Carleen and Crystal are best friends with a lot to say, and they want people to hear it! When their latest online post sees them go too far, a new social media platform called FLIP! offers them a second chance. A battle between stardom, friendship, and super-powered AI technology is at their fingertips, but with fame and fortune all just a click away, is FLIP! really the solution?
It's clear from the incredibly clever mix of tracks that fill the space when you first arrive, that this show is more than a half hearted take on 'cancel culture'. Further contribution from the sound department (Eliyana Evans) only gets better throughout this production, as the sound effects are the absolute comic standout during the piece, never missing a beat and really enhancing the already brilliant direction by Emily Aboud.
Along with movement director Aline David, Aboud had the actors (Leah St Luce and Jadesola Odunjo) using hilarious archetypal characters and recognisable choreography to fully immerse us in their own digital world. These things never crossed the line into being cringey at any point, which is applaudable as it would be so easy to do, given they are often discussing awkward things, or behaving in a way that is typically judged in real life.
Racheal Ofori has written a script that is so fast paced, that we never have to worry about predictable plot lines, as the story is constantly evolving and, on top of their array of multi-rolling, the characters development progresses very smoothly. Although you will be laughing at every moment, there were perhaps two or three moments where the message of the piece seemed to get muddled with the characters' own intentions, and so we lost what we were supposed to take from certain scenes. However it has been so well composed that it subtly nods to real struggles faced by artists in every sector of the industry, which felt very appreciated from the audience.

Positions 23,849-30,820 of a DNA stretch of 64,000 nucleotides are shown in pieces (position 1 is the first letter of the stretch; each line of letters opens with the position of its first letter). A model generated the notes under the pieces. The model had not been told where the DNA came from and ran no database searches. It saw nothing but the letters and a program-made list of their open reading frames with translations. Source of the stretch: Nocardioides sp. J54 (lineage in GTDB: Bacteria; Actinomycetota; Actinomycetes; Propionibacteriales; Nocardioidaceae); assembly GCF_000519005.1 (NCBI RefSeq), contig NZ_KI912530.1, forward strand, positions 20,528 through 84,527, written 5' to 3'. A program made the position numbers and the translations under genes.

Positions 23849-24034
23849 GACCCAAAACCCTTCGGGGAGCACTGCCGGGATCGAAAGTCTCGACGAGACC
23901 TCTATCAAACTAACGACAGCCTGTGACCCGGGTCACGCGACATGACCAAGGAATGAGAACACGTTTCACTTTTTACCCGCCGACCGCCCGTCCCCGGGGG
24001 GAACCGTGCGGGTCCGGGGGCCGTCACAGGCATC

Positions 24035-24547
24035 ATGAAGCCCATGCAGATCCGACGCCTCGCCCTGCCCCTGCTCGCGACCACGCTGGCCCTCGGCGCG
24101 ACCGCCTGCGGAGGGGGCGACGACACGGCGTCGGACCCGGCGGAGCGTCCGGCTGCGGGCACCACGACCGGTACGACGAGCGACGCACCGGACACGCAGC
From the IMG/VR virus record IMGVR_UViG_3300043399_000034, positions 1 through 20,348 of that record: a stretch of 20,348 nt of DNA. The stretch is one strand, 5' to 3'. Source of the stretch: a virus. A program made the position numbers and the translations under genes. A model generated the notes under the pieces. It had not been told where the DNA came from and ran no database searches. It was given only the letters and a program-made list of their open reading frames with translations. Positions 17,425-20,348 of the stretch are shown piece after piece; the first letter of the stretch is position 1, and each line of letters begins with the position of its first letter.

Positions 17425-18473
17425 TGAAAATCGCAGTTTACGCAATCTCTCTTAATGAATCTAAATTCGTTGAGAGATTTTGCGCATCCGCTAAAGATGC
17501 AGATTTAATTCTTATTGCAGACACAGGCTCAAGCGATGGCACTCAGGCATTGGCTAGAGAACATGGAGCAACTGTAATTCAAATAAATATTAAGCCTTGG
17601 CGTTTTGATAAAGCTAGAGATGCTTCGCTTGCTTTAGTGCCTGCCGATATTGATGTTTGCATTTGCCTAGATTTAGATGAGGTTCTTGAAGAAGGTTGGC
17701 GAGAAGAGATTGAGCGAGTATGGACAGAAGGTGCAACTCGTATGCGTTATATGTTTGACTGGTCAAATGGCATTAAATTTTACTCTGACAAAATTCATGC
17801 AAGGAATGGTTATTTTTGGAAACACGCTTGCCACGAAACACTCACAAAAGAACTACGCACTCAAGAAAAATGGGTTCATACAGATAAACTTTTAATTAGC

The performers complement each other beyond description, and the chemistry they share on stage is palpable. They both know exactly what they're doing and exude confidence in a way that is so natural, you can't help but admire them as they work.
Anna Robinson’s designs were vibrant, flattering, and funny in and of themselves (which isn't feedback typically given to clothes or wooden boxes) but they really did work! And what's more, neither the set nor costume required any work from the actors to help it blend into the show. It felt as if they were meant to be there to add value, and not just serve as a logistical solution for prop storage.
You don't have long to catch this masterpiece of social commentary, as it is only playing at the Soho Theatre until 25th of November. For more information and tickets, you can follow the link here.
AD | gifted tickets in return for an honest review | written by Katie | photography by Tristram Kenton